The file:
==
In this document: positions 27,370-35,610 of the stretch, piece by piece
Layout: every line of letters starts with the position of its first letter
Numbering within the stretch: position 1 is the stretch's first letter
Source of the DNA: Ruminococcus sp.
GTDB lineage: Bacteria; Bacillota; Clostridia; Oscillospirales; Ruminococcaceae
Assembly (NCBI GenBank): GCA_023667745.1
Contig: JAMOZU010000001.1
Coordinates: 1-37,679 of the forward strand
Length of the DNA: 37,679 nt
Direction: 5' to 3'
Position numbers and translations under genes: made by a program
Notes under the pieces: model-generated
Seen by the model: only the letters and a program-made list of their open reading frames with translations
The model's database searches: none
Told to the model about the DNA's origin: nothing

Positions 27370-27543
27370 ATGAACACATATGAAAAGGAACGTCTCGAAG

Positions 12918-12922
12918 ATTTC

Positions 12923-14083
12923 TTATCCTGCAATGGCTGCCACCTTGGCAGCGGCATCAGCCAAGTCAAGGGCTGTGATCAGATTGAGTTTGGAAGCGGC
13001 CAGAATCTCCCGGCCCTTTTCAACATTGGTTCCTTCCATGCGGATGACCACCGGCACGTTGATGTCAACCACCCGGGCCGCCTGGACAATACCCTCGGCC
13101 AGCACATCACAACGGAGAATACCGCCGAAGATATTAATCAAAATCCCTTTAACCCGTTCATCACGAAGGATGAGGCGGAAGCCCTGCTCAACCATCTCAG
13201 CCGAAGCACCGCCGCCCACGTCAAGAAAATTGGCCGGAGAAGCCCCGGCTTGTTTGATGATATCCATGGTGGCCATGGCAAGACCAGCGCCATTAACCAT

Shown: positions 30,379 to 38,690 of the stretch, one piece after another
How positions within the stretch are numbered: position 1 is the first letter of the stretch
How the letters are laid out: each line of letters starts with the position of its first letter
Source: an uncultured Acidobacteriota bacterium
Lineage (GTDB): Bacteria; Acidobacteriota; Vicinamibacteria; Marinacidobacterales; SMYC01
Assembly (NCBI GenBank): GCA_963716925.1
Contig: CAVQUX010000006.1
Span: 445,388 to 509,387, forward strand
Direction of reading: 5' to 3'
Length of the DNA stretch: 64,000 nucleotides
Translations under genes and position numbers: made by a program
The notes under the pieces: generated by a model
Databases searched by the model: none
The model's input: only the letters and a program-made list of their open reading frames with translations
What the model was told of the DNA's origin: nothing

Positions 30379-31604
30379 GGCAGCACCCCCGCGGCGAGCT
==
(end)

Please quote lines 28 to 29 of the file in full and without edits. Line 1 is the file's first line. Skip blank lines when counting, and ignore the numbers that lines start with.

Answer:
Source: an uncultured Acidobacteriota bacterium
Lineage (GTDB): Bacteria; Acidobacteriota; Vicinamibacteria; Marinacidobacterales; SMYC01